Excess Return: Make sure the asset is outperforming the market. Many people will point to the beginning of an event and say “Look, a coin is up 40%! What a trade!” They will then disregard the fact the market is up 50%. So the first thing to account for is market return during the period you wish to look at, and take a look at the excess return during that timeframe.
Market Cap Weighted: If a similar event moves a $1B coin 5% in January, and a $500M coin 10% in February, then we cannot say at all that the effect is diminishing. Some people may try to argue otherwise and to them I say go away, you are wrong. For an analysis to have weight, please make sure you instead account for discrepancies in return by market-cap.
Short term/long term: Does the announcement change the fundamentals of the asset? What are the 1d, 7d, and 30d returns post announcement? Your timeframe is important here to determine whether an event fundamentally changes the asset or is a market overreaction.
Volatility: If you’re feeling up for it, try to see how the announcement changes the volatility of the asset moving forward. This can give you insight into the long term effect. Will it provide more liquidity? Is it a safer investment now? Often times exchange listings dampen volatility of low caps, and do nothing to volatility of large caps.
There are technically two types of listing, one for Coinbase and one for Coinbase Pro. Whether an asset is listed on one or the other is not likely to have a material affect on the alpha for the announcement, and therefore I will be referring to either as a listing on “Coinbase”.
With Coinbase, we must also make some distinctions as there are a few different types of announcements I would like to point out, and only one that I would like to focus on.
- An announcement that Coinbase is exploring adding an asset, and may potentially be added in the future.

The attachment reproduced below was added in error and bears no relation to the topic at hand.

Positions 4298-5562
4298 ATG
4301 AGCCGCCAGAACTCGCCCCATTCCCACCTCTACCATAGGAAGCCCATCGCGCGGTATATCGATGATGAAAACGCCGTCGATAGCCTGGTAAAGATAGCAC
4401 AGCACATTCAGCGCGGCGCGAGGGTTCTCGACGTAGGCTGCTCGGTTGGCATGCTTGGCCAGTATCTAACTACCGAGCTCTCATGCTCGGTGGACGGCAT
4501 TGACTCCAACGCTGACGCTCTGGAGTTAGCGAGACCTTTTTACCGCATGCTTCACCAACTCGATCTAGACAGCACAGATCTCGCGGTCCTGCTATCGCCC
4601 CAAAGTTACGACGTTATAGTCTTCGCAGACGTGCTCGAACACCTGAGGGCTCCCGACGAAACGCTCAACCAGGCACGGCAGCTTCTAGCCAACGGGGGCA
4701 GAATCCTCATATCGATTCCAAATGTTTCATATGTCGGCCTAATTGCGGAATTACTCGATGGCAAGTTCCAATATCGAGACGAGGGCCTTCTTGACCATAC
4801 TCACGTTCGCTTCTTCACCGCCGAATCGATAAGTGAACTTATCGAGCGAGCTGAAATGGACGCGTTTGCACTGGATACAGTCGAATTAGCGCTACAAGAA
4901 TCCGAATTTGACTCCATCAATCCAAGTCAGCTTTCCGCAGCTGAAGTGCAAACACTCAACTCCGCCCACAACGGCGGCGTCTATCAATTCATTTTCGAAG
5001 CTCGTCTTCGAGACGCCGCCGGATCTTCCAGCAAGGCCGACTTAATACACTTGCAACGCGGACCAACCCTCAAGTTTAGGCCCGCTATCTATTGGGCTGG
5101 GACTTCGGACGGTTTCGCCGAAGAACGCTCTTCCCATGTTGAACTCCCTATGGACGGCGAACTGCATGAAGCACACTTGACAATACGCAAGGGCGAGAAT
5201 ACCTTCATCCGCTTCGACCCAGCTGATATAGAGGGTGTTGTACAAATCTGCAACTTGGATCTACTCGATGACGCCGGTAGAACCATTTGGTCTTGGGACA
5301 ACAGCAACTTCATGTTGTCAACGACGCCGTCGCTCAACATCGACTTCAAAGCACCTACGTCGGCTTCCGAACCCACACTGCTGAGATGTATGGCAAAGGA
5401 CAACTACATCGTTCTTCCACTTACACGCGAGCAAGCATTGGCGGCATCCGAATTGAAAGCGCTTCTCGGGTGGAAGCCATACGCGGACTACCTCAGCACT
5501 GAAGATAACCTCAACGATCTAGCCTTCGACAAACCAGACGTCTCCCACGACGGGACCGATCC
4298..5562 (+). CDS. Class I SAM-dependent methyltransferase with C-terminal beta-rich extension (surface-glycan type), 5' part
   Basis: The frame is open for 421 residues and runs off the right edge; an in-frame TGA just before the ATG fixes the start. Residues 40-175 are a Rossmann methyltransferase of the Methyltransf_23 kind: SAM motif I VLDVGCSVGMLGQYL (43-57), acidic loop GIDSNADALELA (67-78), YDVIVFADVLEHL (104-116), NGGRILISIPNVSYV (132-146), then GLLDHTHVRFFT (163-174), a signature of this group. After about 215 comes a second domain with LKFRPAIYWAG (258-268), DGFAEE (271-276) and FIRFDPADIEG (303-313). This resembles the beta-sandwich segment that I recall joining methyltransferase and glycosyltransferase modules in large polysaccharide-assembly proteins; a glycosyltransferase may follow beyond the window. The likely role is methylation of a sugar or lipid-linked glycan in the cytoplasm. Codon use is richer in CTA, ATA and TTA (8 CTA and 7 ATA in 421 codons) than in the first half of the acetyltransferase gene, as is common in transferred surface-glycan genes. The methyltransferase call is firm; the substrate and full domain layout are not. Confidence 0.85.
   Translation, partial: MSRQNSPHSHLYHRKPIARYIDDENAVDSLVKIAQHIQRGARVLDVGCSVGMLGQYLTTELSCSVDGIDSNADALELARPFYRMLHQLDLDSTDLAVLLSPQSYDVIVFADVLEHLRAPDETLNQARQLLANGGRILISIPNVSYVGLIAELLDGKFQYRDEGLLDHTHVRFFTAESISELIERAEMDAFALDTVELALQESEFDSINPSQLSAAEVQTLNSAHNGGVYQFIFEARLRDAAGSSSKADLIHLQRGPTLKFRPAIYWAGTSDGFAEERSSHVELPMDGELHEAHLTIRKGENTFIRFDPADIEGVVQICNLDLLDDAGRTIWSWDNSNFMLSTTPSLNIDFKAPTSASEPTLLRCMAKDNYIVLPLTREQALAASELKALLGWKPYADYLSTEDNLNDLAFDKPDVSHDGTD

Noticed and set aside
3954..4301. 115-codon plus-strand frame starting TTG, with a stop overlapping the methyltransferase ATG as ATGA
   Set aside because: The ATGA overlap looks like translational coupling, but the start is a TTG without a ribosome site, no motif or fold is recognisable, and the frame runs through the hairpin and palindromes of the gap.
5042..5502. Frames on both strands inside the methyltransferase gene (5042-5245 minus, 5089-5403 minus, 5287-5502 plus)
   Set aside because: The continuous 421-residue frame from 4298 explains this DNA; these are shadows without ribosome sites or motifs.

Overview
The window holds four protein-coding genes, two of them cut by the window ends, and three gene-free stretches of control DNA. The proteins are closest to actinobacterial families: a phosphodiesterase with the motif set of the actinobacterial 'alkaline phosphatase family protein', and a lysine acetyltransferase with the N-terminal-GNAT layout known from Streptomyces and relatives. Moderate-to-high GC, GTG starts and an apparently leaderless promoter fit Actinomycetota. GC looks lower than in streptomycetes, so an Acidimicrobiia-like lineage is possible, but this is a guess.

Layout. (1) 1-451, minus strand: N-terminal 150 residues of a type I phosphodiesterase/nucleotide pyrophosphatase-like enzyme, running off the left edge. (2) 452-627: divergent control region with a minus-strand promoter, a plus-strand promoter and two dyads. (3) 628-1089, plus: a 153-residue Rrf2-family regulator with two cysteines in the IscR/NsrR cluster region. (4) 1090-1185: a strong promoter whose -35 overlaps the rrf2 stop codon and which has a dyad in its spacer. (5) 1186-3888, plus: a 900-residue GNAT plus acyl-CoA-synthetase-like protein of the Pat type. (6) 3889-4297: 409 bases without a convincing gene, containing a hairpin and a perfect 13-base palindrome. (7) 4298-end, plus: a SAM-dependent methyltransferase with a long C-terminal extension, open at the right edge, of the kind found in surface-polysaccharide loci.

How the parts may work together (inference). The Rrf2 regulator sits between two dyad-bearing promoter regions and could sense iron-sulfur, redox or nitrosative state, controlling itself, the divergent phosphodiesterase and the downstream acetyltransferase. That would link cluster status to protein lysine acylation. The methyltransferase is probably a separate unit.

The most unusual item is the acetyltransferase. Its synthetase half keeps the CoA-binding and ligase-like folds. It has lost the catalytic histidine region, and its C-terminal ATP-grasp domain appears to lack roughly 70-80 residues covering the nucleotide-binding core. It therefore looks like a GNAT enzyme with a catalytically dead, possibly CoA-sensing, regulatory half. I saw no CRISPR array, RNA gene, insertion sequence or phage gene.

- An announcement that an asset will be added in the future to Coinbase
- An announcement that the asset has started trading on Coinbase
In this analysis, I will be focusing on announcement #2 to determine whether Coinbase listings have a material affect on the markets.
Moving forward, one could look at announcements about the potential for adding to an exchange to determine the market probability of addition. Another potential exploration is determining whether accumulation before trading actually leads to a net decrease for asset prices when listing is announced. I reserve these explorations for future posts.
First, let’s take a look at a table of all assets ever listed on Coinbase and see if we can find anything interesting.
Quick note: Excess return is defined as the return of an asset over a basket of 50% Bitcoin and 50% Ethereum. This is to account for the fact that the broader market may be moving and the movement of asset X may be a result of that movement rather than alpha due to listing
From a cursory glance, it seems clear that the Coinbase effect has lessened as time goes on. This is to be expected for any event or strategy that produces alpha and is the general rule of the Jungle. Nothing too crazy!
It also appears that even though the affect on Ripple was assumed to be weak, it stood out as better than the previous 7d returns of the five previous assets listed on Coinbase.
The above points can be more easily visualized in the chart below.
Looking at a different angle, it becomes clear that market cap has an influence on the returns generated by a coinbase listing. Below is the same table, but sorted by market cap instead. Note however, that the best performing assets (Litecoin & Bitcoin Cash) were listed during a bear market. A better approach may be to rank returns by the 60 day previous performance of Bitcoin, which would allow us to see whether or not market sentiment has an affect on the listing pump (it likely does).
I want to draw attention to this because controlling for different criteria should help with heuristics when making a decision on how to play a Coinbase listing. For example, if Coinbase announces they may be listing Coin A or Coin B and Coin A is 10x the size of Coin B then it may be a more EV positive play to buy into Coin B even if you believe the probability of Coin B being listed is lower.
Clearly from a cursory glance at the data, we can draw a few interesting conclusions. One, the Coinbase affect is indeed fading overall. This however can be reversed if something is small cap (District0x) or if the asset added was heavily requested (XRP). We also see that the market has a strong affect on listings, with Litecoin and BCH posting great returns as they were listed during a full swing bull market.
Hopefully, you find this alpha framework helpful for analyzing different opportunities, events and catalysts. I encourage the use of these controlling factors, and I’m excited to see research from the community moving forward!
All material presented in this article represents the research analysis and opinions of the author. Nothing in this article should be construed as investment advice.